Friday, October 23, 2009
Amnesty International: Iranian-American Scholar Sentenced to 15 Years in a Judicial TravestyBrief Introduction
After Mahmoud Ahmadinejad was declared the winner in the 12 June presidential elections in Iran, there were widespread protests against the contested election results. The Iranian authorities responded with violence and repression. Dozens of people were reportedly killed and many more injured in violent assaults by Basij paramilitary and riot police. The government has reported that about 4,000 people had been arrested; several hundred remain in detention. Academic and dual Iran-U.S. national Kian Tajbakhsh was arrested at his home in Tehran on 9 July. Kian Tajbakhsh, a 47-year-old social scientist who taught urban policy at the New School University in New York and who consulted for George Soros’ Open Society Institute, was arrested on the night of 9 July by agents of the Security Police. His family was not notified of the place where he was being detained. His arrest was first announced on the Iranian state-sponsored English language Press TV on 13 July when it was alleged that he was “cooperating” with Hossein Rassam, the head of the Security and Political Division of the British Embassy in Tehran in orchestrating the post-12 June election protests. He had been held in solitary confinement and subjected to prolonged interrogations for about three months.
On Saturday 1 August Kian Tajbakhsh was among the more than 100 people who were brought to trial before a Revolutionary Court in Tehran, accused of organizing the post-election protests, of having links with armed opposition groups, and of “conspiring against the ruling system.” Among those being tried were political opposition figures—including senior officials from former President Mohammad Khatami’s government—journalists and academics. Kian Tajbakhsh and Maziar Bahari, a Canadian-American journalist who worked for Newsweek magazine, were the only two dual nationals on trial. Kian Tajbakhsh spoke at the 25 August session of the trial, saying that the U.S. and European countries had a goal of trying to bring change inside Iran.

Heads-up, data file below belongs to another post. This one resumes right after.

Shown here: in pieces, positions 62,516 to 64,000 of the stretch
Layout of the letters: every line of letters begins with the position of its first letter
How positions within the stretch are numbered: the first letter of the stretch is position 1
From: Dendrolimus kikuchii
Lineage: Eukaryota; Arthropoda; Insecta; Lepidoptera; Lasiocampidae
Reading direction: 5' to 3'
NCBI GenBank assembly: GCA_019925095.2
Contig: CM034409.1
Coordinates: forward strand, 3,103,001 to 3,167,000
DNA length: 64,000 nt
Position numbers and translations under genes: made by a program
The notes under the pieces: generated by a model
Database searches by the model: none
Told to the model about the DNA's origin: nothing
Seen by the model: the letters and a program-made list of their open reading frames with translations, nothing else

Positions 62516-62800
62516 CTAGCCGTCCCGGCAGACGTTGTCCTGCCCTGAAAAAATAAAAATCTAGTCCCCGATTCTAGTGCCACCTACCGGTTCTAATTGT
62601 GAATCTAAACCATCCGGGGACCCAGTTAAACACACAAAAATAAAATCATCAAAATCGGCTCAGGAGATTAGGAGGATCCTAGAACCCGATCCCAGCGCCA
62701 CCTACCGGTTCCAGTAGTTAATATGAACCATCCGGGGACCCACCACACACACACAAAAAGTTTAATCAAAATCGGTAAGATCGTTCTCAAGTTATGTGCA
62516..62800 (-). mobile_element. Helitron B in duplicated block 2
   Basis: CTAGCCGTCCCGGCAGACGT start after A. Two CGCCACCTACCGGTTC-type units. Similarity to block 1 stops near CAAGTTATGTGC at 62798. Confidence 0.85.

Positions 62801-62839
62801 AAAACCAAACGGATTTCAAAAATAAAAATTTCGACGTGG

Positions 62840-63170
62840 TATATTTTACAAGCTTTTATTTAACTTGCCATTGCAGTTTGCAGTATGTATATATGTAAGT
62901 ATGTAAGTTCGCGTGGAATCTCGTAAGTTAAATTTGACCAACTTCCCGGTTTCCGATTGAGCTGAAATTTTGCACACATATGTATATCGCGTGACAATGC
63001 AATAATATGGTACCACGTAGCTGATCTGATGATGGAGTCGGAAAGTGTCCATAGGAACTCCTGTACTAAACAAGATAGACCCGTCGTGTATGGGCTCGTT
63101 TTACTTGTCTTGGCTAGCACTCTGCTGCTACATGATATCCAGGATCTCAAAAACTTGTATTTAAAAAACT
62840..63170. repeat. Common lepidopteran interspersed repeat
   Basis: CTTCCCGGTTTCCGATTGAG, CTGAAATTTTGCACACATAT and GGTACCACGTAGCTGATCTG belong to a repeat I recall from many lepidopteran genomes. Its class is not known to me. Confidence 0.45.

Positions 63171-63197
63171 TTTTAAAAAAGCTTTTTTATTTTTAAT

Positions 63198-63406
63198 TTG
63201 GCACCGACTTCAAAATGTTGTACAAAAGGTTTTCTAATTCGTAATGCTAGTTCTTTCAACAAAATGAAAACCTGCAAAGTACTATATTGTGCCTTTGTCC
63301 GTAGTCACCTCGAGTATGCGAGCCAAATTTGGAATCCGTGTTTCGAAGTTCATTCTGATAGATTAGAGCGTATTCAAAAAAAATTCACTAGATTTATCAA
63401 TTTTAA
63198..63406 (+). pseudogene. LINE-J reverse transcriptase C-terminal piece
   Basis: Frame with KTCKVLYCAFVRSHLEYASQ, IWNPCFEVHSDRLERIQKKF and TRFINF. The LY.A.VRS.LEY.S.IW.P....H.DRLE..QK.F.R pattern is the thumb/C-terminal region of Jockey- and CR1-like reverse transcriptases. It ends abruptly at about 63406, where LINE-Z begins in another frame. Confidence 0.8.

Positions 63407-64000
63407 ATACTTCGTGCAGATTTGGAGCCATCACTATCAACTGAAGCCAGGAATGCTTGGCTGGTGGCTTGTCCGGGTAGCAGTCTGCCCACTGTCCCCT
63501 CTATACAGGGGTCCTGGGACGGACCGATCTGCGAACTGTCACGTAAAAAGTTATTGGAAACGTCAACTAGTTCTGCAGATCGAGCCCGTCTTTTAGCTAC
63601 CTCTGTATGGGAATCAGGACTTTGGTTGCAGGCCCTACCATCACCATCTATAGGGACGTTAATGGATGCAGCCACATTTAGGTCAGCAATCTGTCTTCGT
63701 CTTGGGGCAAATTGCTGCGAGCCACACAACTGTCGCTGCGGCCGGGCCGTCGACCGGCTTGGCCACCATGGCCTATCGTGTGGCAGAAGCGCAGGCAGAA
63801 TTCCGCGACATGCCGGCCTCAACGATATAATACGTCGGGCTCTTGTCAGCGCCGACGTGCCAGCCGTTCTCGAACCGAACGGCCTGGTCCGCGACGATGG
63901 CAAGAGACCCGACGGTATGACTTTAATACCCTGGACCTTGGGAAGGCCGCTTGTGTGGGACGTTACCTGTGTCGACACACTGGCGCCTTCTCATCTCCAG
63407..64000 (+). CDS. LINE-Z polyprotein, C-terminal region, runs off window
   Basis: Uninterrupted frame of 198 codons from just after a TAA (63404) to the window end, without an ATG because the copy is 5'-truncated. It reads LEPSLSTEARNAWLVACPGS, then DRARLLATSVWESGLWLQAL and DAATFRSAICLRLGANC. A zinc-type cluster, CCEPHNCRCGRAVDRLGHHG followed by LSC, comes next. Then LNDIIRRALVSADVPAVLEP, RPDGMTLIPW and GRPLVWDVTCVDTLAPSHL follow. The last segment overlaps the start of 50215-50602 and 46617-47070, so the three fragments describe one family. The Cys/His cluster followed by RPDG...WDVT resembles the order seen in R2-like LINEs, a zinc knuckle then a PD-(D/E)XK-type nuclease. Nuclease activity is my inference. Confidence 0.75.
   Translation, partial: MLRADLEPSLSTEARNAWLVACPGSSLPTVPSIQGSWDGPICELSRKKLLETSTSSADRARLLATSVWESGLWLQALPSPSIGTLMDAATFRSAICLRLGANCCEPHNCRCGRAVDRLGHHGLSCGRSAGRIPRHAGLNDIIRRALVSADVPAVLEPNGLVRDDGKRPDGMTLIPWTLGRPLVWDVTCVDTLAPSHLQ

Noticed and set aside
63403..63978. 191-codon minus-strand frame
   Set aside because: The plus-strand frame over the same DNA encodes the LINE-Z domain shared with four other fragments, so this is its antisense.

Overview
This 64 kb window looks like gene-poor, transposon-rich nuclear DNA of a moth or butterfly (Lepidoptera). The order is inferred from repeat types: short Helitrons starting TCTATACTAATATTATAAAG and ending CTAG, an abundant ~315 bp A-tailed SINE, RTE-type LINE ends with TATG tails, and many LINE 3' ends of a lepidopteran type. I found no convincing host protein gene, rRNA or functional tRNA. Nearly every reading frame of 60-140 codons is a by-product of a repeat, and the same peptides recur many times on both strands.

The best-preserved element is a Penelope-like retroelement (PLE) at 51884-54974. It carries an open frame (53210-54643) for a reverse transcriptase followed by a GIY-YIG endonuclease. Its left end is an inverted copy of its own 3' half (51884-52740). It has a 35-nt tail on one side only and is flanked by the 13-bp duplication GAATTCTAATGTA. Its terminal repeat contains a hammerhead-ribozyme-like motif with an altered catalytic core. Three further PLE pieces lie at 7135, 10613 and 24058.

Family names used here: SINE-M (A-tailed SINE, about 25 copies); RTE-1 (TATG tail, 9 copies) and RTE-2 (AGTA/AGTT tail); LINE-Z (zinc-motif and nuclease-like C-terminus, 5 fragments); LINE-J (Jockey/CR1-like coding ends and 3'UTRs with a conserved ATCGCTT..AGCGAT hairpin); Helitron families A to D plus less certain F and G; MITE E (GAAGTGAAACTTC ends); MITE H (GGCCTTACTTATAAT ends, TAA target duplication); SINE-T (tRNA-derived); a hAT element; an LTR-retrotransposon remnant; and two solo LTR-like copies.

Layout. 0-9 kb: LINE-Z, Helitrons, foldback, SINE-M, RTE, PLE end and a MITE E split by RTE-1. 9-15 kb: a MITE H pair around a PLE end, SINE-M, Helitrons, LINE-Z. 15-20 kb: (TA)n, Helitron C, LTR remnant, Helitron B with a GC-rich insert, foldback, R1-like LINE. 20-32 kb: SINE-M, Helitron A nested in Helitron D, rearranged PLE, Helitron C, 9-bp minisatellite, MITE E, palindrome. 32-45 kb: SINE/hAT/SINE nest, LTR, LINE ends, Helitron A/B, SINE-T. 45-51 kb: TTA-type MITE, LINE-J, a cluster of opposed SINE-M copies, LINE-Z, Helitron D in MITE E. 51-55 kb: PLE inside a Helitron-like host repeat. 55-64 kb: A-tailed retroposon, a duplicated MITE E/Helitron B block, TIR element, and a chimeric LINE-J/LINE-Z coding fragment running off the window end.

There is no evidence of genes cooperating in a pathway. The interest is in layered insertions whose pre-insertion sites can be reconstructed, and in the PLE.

Om 20 October, Kian Tajbakhsh’s court-appointed lawyer Houshang Azhari announced that Tajbakhsh had received a prison sentence of at least twelve years. Subsequent reports indicate that he was sentenced to fifteen years in prison. Charges against Tajbakhsh included espionage, co-operation with an enemy government, and acting against national security. The charges against him included being a consultant for the Open Society Institute, which the indictment identifies as a CIA satellite institution devoted to fomenting “velvet revolutions” in Iran and elsewhere, according to Iran’s official IRNA news agency. He was also charged with belonging to an e-mail list Gulf/2000 run by Gary Sick, a professor at Columbia University, whom the indictment identifies as a CIA agent.